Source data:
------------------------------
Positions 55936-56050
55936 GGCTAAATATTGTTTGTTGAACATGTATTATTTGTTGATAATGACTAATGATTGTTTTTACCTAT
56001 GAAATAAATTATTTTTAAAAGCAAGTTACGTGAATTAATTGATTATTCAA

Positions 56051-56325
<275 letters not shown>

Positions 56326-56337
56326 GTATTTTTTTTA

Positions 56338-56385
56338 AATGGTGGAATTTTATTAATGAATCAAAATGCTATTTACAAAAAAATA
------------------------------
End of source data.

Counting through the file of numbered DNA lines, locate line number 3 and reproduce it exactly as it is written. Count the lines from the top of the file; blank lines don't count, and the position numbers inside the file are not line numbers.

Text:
56001 GAAATAAATTATTTTTAAAAGCAAGTTACGTGAATTAATTGATTATTCAA